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Symposium Remarks by David Shulenburger
 
I first spoke of problems with the scholarly communications system to the faculty of the University of Kansas in 1998. Since that time I have spoken on this topic on more than a hundred university campuses, at scores of scholarly conferences, to international conferences and national research agencies and have written numerous articles (1).
 
As a university provost (my position from 1993 until 2006) I developed this intense involvement with the subject of scholarly communications because access to the scholarly literature is key to the productivity of faculty and the progress of science and that access is more limited than it need be. As provost I could not provide enough funding to our library to permit faculty all the access to the scholarly literature they needed. As it turns out, nearly all provosts, of public and private universities alike, were also unable to provide their faculty full access to scholarly journals, so I have many supportive and understanding peers.
 
So I got involved with AAU, NASULGC, The Association of Research Libraries and SPARC to develop an understanding of the problems of the scholarly communications system and to try to remedy them. My efforts have been a small part of a world-wide community effort. While the problems of the scholarly communications system are far from resolved, dramatic change has occurred.   

What has changed? There are now 3,845 open access scholarly journals (2). Seventy publishers (3) who produce approximately 1334 journal titles allow the publishers' final version of articles to be deposited in institutional repositories in some manner. Electronic institutional repositories have been inaugurated in 278 universities in North America, 518 in Europe, with a total of 1,050 world-wide in which faculty members are depositing all manner of scholarly product (4). Open disciplinary repositories exist in physics, math, computer science, cognitive science economics, life sciences and medicine. Many private foundations and governmental research funding agencies world-wide have taken steps to create public access to scholarly articles arising from the research they fund.

 
More and more faculty members as a matter of routine make their scholarly work available on-line. Indeed, the norms of the scholarly community have changed rapidly and momentum exists for further change; it is now inevitable that scholarly work increasingly will be made publicly available.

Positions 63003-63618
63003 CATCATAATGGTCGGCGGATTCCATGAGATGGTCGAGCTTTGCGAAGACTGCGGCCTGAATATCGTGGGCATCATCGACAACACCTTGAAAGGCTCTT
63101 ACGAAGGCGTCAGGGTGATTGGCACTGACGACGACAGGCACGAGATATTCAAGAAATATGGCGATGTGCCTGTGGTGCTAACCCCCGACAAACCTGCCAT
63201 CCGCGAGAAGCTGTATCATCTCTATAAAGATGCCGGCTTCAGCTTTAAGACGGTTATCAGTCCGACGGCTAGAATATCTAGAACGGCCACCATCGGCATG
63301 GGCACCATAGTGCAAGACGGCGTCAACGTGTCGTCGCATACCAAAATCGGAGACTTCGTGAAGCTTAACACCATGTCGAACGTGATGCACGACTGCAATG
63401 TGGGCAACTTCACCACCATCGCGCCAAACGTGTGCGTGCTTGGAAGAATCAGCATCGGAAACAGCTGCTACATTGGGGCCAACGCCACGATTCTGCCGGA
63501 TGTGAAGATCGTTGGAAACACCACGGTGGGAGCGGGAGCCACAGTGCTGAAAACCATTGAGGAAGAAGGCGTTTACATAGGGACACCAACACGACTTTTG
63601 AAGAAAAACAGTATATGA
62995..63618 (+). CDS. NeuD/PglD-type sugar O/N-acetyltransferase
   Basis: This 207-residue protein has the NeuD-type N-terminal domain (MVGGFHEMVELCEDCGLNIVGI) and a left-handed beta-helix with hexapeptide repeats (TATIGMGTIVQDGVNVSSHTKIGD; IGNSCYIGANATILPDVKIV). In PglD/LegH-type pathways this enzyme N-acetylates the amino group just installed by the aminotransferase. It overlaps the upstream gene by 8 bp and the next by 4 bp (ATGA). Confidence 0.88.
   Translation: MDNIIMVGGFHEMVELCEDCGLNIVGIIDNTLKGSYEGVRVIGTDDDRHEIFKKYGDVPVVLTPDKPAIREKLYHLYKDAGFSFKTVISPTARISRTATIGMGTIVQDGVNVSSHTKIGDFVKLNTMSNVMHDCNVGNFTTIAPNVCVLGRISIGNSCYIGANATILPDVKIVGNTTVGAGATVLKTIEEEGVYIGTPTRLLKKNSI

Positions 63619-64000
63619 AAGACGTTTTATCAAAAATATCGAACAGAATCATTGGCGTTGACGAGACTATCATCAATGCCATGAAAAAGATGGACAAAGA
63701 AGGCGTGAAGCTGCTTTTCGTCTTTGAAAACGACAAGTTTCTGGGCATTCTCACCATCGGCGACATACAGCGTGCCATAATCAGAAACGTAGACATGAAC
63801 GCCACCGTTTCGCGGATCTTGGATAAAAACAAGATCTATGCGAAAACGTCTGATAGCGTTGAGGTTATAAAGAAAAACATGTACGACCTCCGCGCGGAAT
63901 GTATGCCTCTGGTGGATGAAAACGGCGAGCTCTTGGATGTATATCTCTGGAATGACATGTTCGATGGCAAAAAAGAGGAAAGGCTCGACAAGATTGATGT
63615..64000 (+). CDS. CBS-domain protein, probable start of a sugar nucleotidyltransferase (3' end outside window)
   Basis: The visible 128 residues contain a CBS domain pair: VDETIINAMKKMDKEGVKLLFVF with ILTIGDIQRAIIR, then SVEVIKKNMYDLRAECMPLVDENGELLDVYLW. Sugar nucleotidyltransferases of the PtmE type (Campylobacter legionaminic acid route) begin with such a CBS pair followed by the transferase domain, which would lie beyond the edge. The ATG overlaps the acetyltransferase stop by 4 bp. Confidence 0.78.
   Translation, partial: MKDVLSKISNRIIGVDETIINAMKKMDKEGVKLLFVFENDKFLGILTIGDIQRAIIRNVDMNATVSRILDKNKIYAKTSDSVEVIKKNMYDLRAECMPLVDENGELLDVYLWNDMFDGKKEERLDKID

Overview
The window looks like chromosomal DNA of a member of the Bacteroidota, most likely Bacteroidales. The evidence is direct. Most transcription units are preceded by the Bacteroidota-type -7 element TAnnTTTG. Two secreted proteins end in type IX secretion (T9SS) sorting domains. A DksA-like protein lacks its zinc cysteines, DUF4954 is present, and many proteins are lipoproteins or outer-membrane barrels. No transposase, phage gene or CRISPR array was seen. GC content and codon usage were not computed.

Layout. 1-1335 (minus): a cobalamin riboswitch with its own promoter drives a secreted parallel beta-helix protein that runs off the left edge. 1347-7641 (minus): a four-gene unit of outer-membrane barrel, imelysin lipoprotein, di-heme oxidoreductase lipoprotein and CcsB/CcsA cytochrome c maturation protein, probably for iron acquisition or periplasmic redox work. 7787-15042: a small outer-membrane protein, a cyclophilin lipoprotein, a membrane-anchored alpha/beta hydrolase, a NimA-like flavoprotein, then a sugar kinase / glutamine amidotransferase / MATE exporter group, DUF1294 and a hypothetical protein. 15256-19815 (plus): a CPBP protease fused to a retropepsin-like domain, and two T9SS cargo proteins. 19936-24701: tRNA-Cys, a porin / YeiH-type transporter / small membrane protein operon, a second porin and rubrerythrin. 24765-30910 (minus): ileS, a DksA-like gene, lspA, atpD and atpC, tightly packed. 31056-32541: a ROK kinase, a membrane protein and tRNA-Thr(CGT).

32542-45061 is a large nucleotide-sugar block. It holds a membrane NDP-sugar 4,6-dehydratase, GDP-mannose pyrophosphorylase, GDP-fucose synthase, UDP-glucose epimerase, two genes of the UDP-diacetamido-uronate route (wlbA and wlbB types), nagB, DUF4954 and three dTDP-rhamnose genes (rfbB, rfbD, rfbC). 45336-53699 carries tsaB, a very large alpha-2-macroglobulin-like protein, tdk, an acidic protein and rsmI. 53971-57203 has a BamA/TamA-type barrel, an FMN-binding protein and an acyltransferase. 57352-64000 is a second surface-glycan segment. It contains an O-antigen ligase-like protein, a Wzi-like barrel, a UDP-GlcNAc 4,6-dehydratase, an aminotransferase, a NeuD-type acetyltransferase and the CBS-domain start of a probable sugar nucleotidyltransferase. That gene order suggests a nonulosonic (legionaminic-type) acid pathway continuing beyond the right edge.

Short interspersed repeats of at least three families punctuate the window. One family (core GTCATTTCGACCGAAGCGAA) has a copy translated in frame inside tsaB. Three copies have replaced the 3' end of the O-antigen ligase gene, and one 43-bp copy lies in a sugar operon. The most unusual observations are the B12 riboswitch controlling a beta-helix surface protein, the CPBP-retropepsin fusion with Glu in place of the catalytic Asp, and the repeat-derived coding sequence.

The questions are: Can this happen quickly? How we can make the transition a smooth one that is supportive of science? And, how can we ensure that open depositories contain all of the scholarly research that emanates from federal science research funding?

The NIH public access policy is a model quick and orderly path to positive answers to each of the three questions. In addition, NIH public access responds to the public’s desire for full availability (even though delayed) to research findings funded by their tax dollars. Satisfying that desire helps ensure that public funds remain available in sufficient quantity to fund scientific research and exploration. Expanding NIH-like public access policies to all federal science funding agencies would be good for the expansion of science, for scientists and for the public worldwide.

There are two key elements of the NIH plan that should be part of the public access plans adopted by other federal science funding agencies:
 
1- Deposit must be mandatory – we’ve learned through experience that busy faculty place low priority on voluntary deposit.
 
2- There should be an embargo period of from six to twelve months before deposited manuscripts become available for public access, with the journal of publication setting the precise embargo period within the specified interval.
 
Other specifications are optional:
 
- Having articles held in an agency-run depository such as PubMed Central is unnecessary. Articles could be deposited in well-run university or disciplinary repositories under conditions specified by the research funding agency and still be fully available.
 
- It would be helpful to users if the submissions were in the form in which they appear in the journal of publication, but this is an improvement and not a necessity.
 
Journal subscriptions will not decline precipitously if articles arising from federally financed research become available for free after an embargo period. Research university faculty are an impatient lot and will not wait a year (or for that matter six-months) to get access to the research literature published in the leading journals. They will not permit their libraries to cancel subscriptions to the top journals in their fields, compelling them to wait until the articles are available for free.

In addition, few journals publish only research arising from federal science funding agencies, so the many articles that would never become available through public access create a continuing demand for journal subscription.
 
Many scholarly journals voluntarily give authors permission to post their papers on publicly accessible websites, and they continue to survive. They do so because the practice represents a valuable service to science and does not significantly alter their economic base.